Grammys Honor David Bowie, Glenn Frey, Lemmy, BB King

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Grammy Tribute SubjectsMusic lovers were shaken by a sobering start to 2016 with the deaths of classic rock legends like David Bowie,  Glenn Frey, Jefferson Airplane’s Paul Kantner and Signe Toly Anderson, Natalie Cole and Maurice White. This year’s 58th Grammy Awards featured tribute performances for several of them as well as B.B. King, who died in June 2015, at the Staples Center in Los Angeles.

The first tribute was for White as Stevie Wonder and Pentatonix sang Earth, Wind & Fire’s “That’s the Way of the World.”

Screen cap of the Glenn Frey tribute

Glenn Frey tribute (screen cap)

Next up were Eagles members Don Henley, Joe Walsh and Timothy B. Schmit joined by their friend Jackson Browne and former Eagle Bernie Leadon to pay tribute at the Grammy Awards to Glenn Frey on “Take it Easy,” the band’s breakthrough hit that Frey famously helped Browne finish writing.





Alice Cooper and Johnny Depp during their tribute to Lemmy Kilmister

Alice Cooper and Johnny Depp during their tribute to Lemmy Kilmister

Supergroup The Hollywood Vampires put together a performance to honor Motörhead’s Lemmy Kilmister who died in late December. “We started this band as a means to toast our ‘dead drunk friends’ at the Rainbow, all the ghosts at the bar, and now I guess Lemmy is involved in that too,” Alice Cooper explained to Rolling Stone. The Vampires consist of Cooper, Aerosmith’s Joe Perry, Guns N’ Roses’ Duff McKagan, Johnny Depp and a rotating cast of other musicians. As for Gaga’s Bowie tribute, Grammys producer Ken Ehrlich says, “It’s going to be a true homage to who David was, particularly musically, but not ignoring his influence on fashion and pop culture in a much broader way.”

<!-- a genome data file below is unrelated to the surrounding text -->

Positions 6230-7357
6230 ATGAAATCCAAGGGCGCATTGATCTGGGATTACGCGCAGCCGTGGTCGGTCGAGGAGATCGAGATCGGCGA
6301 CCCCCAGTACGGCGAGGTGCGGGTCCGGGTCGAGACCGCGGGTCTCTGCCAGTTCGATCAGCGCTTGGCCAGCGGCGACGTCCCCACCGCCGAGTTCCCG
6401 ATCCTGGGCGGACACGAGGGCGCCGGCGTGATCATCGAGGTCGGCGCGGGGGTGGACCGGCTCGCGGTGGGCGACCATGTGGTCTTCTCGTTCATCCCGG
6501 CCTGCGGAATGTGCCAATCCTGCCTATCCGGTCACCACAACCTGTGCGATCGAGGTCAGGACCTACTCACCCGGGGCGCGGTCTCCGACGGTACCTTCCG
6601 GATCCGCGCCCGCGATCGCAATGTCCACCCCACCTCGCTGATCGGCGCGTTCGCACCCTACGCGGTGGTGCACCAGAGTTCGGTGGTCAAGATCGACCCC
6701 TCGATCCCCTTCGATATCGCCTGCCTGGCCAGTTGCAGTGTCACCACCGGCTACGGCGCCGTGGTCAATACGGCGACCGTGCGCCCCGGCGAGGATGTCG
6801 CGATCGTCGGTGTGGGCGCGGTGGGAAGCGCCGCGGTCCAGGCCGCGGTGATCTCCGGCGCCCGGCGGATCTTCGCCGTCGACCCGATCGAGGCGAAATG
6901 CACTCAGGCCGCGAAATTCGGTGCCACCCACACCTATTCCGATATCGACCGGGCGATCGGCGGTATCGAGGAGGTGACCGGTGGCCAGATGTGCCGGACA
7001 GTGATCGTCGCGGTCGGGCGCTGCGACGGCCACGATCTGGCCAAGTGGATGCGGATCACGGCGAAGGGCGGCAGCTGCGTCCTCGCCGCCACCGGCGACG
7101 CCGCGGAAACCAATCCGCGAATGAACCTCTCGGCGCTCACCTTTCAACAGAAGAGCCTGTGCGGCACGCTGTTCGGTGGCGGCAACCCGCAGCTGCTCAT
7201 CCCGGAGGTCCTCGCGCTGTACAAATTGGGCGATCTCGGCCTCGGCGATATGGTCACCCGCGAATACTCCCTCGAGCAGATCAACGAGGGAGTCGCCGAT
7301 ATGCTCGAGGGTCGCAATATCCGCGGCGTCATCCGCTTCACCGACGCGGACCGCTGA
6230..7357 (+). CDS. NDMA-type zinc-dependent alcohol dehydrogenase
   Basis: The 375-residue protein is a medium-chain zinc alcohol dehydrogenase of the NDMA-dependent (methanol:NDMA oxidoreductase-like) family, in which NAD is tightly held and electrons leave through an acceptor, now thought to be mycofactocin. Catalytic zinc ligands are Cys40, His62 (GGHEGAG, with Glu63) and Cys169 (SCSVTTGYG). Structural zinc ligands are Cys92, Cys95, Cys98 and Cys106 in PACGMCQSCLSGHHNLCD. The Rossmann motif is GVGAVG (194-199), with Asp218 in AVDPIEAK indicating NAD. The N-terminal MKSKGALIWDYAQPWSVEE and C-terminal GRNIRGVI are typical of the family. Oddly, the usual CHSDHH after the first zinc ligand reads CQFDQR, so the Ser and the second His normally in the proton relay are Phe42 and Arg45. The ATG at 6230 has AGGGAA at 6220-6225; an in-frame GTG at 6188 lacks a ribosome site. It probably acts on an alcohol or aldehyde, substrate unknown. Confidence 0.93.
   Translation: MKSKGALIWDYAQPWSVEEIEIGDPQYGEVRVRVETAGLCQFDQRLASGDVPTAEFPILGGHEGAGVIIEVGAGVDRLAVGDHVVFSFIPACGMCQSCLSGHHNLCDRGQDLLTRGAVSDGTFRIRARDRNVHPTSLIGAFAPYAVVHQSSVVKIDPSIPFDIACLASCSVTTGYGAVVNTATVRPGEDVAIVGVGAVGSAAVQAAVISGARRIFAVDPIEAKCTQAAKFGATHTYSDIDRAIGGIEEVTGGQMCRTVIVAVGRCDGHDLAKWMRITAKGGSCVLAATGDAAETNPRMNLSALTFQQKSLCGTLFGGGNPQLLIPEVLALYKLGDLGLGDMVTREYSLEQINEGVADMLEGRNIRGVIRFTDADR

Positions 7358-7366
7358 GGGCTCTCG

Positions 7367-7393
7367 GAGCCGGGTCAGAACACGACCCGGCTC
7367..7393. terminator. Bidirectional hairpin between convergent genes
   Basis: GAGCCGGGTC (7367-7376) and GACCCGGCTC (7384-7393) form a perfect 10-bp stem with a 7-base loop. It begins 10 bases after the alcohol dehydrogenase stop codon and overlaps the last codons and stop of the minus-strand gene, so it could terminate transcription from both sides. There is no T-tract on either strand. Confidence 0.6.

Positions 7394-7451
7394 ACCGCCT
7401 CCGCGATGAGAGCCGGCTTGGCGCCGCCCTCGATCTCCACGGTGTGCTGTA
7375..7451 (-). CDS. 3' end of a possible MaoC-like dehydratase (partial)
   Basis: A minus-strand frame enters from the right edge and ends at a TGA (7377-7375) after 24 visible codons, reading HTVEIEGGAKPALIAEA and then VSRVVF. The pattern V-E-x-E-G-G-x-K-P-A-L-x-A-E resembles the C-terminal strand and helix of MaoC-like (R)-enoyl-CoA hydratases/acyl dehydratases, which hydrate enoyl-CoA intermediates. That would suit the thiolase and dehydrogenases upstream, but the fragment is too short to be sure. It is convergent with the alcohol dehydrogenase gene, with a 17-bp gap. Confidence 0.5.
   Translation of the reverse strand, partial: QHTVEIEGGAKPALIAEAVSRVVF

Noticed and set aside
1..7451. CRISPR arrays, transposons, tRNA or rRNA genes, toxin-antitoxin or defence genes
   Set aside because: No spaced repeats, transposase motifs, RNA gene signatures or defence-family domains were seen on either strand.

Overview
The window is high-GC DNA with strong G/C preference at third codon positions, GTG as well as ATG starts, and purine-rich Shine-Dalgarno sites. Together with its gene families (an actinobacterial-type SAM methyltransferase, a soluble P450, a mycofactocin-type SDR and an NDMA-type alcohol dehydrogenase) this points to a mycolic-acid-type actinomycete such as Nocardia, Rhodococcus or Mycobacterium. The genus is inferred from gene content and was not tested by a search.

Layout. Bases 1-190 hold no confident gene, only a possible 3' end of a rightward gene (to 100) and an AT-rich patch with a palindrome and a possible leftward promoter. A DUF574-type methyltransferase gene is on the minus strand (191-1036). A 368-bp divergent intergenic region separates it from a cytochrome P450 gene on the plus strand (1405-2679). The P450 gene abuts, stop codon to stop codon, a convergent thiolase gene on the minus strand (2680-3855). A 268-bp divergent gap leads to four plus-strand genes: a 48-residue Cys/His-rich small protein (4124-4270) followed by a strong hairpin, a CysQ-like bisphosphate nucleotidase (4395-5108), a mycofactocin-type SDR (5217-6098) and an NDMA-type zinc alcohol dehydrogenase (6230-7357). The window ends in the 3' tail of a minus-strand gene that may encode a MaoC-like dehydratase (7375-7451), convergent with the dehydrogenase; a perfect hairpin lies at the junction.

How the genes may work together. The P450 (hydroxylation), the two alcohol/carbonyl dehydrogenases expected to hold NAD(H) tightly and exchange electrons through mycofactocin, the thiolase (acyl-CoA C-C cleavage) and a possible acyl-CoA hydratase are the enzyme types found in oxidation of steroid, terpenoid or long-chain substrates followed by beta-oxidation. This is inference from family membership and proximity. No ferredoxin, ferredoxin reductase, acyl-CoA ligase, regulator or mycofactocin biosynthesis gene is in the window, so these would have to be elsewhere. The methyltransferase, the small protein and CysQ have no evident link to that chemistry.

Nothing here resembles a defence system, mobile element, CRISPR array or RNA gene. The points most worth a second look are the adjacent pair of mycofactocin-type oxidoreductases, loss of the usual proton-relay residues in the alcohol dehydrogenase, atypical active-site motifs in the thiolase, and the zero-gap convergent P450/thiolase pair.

Before introducing The Hollywood Vampires, Dave Grohl talked about Lemmy: “He was a legend and I was proud to call him my friend.”

Lady Gaga's medley tribute to David Bowie

Lady Gaga’s medley tribute to David Bowie

Given Lady Gaga’s outstanding rendition of the National Anthem at #SuperBowl50, we expected big things from her David Bowie tribute. With a full band – including Chic mastermind Nile Rodgers – she was dressed in a typically outrageous outfit and sang a career-spanning medley: “Space Oddity,” “Changes,” “Ziggy Stardust,” “Suffragette City,” “Rebel Rebel,” “Fashion,” “Fame,” “Under Pressure, “Let’s Dance” and “Heroes.”

Another group of artists – Gary Clark, Jr., Bonnie Raitt and breakout country star Chris Stapleton – put together a Grammy tribute of their own for blues legend B.B. King, who died last May.

Bonnie Raitt and Gary Clark Jr. performing "The Thrill is Gone" (screen cap)

Bonnie Raitt and Gary Clark Jr. performing “The Thrill is Gone” (screen cap)

Raitt talked about “the thrill that is never really gone” in introducing the band, which launched into a heartfelt version of King’s hit as Stapleton, Clark and Raitt took turns on lead vocals.

“It’s been a tough year,” Ehrlich admitted to The Los Angeles Times. “We knew we wanted to do something for B.B. He was really one of our special Grammy guys.” Over the course of his life – 89 years – King received 15 Grammys as well as a Lifetime Achievement Award in 1987.

A few days later, Raitt wrote on her Facebook page: “It was my pleasure to honor the memory and incredible legacy of the great BB King on the GRAMMY stage on Monday night. The outpouring of support and appreciation for our performance has been very, very moving and I want to thank Chris Stapleton for asking me to join the tribute. Performing with Chris, Gary Clark Jr and the other musicians with BB shining down on us in the video montage, his beautiful guitar, Lucille, perched beside us, is something I will never forget. Thank you, Ken Ehrlich and the entire team at The GRAMMYs for pulling off another terrific show and making us always feel so welcome. Until next time… – Bonnie”

Read Best Classic Bands contributor Jim Sullivan’s take on the deaths of older rock legends here.

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Best Classic Bands Staff

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